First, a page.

Chris Knipp Writing: Movies, Politics, Art

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PostPosted: Sat Oct 07, 2006 2:08 pm 
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Zero by the hygrometer

Ceylan is uncompromising in his alienated view of relationships here. Issa, the hero, if we may call him that, played by Ceylan himself, and his luminous-faced, smiling, but quick to weep girlfriend Bahar (Ceylan’s wife Ebru), see their life together fail while they are on a holiday trip by the sea, and move apart when they return to Istanbul. Later Issa tries again, going to a remote snowy location in the East where Bahar is at work on a long TV project, but they part again. And the snow comes down. The End. In between Issa goes back to a former lover, Serap (Nazan Kesal), and they have a violent sex session on the floor. Is it a bitch-fight, a rape, or passion? It’s hard to say. (There are moments of dry humor too.) There is other violence: Bahar causes an accident when she and Issa are riding a motorcycle by momentarily blinding him. But in between, there is much silence. Ceylan is a master of the long stare and of silences. He requires patience. But there’s a rhythm to his melancholy and a keen sense of the visual that can be satisfying.

What makes you care about the silences is that they seem real. The sedate pace of the film reminds one that relationships in fact take a long time to develop. They don't generally begin or end overnight. But the non-responses are so excruciating at times one wishes these people would just try to say something, anything.

There is a decrepit quality about Ceylan’s perpetually downcast, unshaven hero. He is drenched in ennui, and unwilling to seem vulnerable. Issa is older than Bahar, yet he has yet to finish his thesis. He teaches classes at the university. He's a pretentious loser who's not ready to put much energy into his pretense. (There may be a kind of glamour about this kind of character for ordinary people -- for ambitious university students, for instance. It's the glamour of existentialism; of Camus' Stranger.) Issa photographs old buildings and ruins. But he is going nowhere. Precisely for that reason he assures Bahar when he returns to her that he has changed, and can change some more. He lies and says he hasn’t seen Serap again (he had an affair with with Serap that Bashar knows about before this last encounter, so she can guess what has happened).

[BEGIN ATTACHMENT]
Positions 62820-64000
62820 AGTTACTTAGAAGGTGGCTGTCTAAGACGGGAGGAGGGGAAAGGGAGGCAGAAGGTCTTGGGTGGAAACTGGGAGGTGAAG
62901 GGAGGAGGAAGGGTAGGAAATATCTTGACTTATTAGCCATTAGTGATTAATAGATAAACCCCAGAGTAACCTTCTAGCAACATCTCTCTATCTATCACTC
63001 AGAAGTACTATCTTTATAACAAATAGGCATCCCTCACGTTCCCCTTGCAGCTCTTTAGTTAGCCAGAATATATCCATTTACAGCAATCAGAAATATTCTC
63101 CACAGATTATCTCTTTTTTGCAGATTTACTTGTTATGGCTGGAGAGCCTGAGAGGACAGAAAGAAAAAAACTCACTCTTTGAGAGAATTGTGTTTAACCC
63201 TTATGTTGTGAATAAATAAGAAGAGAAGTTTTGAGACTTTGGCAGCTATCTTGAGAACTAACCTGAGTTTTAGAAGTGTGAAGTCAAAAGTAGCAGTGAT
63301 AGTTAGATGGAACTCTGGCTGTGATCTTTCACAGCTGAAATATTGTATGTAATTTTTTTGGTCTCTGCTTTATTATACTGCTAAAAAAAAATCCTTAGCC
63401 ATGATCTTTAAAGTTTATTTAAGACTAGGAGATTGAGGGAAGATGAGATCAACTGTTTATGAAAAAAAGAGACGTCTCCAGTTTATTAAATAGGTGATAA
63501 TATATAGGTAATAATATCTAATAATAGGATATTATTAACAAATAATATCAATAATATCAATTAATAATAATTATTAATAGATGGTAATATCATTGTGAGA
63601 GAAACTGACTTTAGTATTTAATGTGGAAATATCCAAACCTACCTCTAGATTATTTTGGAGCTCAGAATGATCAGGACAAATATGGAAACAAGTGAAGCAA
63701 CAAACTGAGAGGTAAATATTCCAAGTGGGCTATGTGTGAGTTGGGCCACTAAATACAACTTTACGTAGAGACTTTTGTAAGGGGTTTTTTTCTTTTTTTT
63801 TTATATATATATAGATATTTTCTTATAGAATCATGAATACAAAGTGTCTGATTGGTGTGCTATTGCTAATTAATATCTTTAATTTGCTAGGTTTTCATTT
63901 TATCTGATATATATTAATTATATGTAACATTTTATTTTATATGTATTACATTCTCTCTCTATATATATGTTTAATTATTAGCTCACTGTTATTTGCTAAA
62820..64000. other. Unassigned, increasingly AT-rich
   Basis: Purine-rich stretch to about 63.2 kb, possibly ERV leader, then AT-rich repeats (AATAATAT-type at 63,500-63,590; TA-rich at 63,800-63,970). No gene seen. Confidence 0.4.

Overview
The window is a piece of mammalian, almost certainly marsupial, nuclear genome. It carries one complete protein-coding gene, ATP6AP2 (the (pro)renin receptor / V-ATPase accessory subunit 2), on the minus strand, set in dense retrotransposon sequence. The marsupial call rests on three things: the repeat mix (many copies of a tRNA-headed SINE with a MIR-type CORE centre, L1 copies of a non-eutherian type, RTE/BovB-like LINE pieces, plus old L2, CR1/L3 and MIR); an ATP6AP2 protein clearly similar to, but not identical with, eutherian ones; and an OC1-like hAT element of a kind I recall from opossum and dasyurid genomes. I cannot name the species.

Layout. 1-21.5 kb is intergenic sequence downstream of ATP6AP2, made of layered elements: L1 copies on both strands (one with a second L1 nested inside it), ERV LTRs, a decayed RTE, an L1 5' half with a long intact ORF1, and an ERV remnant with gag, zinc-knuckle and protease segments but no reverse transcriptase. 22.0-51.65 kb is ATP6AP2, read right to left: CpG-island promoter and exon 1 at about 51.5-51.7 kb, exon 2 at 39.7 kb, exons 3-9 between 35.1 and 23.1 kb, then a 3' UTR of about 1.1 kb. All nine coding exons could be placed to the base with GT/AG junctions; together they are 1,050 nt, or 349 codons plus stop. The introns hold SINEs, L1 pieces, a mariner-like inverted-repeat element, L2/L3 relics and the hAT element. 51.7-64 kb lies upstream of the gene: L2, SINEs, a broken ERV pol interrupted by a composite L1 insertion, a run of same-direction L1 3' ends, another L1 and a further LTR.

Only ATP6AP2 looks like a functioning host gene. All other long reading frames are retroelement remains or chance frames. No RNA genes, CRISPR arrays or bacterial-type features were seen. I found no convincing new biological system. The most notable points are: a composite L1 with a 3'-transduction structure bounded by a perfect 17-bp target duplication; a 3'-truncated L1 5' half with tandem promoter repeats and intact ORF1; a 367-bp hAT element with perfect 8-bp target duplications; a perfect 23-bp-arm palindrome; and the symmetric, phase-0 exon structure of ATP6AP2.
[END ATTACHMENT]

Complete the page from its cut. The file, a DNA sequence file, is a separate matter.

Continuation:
Ceylan is at home with dark and cold. Issa's small hotel room in the cold snowy East is wonderfully gloomy as he sits there in the dim light from outside. The crunch of the snow, like the tiny crackle of a burning cigarette, is a vivid reminder of an unfriendly world. The tinkle of a little music box smuggled in from the Gulf countries shows how weak is the chance of a reconciliation. When Issa meets Bahar with photos of their vacation and the gift of the music box, she goes off leaving them both on the table. No time for a second glass of tea. When he appeals to her the next day in a small van, the futility of his plea is cuningly underlined by being constantly interupted by people opening the door and stuffing in equipment for the next shoot.

As Anthony Lane said about Ceylan’s Distant (Uzak), winner of the Jury Prize at Cannes in 2003, which I have not seen, his world is unfamiliar. It might resemble Tarkovsky (a clip from whose Stalker appears in the last film) but there are Turkish mountains and minarets in the background. The HD photography is quite beautiful, especially in the exteriors and the snow scenes. Obviously a festival favorite; and this is good festival stuff. But Ceylan seems not yet to have caught on with American arthouse audiences. This from the sound of it is a more accessible film than Distant. But if the exposure isn’t there, audiences won’t have a chance to respond, and so far this Turkish writer/director is the specialty of a small clique of devotes. It has a distributor, though: Zeitgeist Films.

Climates (Ikimler) won the 2006 FIBRESCI Award at Cannes and was nominated for the Palme d'Or..

©Chris Knipp. Blog:

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